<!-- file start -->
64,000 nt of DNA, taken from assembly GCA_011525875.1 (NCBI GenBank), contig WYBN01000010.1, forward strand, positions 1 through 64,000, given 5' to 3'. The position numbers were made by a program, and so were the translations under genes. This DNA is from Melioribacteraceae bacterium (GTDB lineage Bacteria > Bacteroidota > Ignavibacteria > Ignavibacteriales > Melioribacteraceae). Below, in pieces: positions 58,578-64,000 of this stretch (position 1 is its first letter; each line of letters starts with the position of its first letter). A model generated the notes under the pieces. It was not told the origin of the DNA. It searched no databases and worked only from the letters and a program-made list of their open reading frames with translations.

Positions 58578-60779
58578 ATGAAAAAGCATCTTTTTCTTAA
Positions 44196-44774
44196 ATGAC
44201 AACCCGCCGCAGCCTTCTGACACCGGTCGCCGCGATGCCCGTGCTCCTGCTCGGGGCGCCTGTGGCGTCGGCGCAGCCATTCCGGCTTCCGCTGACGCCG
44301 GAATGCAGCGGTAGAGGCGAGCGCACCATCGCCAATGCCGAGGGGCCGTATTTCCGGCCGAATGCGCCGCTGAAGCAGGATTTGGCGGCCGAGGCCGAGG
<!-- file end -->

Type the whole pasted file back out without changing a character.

64,000 nt of DNA, taken from assembly GCA_011525875.1 (NCBI GenBank), contig WYBN01000010.1, forward strand, positions 1 through 64,000, given 5' to 3'. The position numbers were made by a program, and so were the translations under genes. This DNA is from Melioribacteraceae bacterium (GTDB lineage Bacteria > Bacteroidota > Ignavibacteria > Ignavibacteriales > Melioribacteraceae). Below, in pieces: positions 58,578-64,000 of this stretch (position 1 is its first letter; each line of letters starts with the position of its first letter). A model generated the notes under the pieces. It was not told the origin of the DNA. It searched no databases and worked only from the letters and a program-made list of their open reading frames with translations.

Positions 58578-60779
58578 ATGAAAAAGCATCTTTTTCTTAA
Positions 44196-44774
44196 ATGAC
44201 AACCCGCCGCAGCCTTCTGACACCGGTCGCCGCGATGCCCGTGCTCCTGCTCGGGGCGCCTGTGGCGTCGGCGCAGCCATTCCGGCTTCCGCTGACGCCG
44301 GAATGCAGCGGTAGAGGCGAGCGCACCATCGCCAATGCCGAGGGGCCGTATTTCCGGCCGAATGCGCCGCTGAAGCAGGATTTGGCGGCCGAGGCCGAGG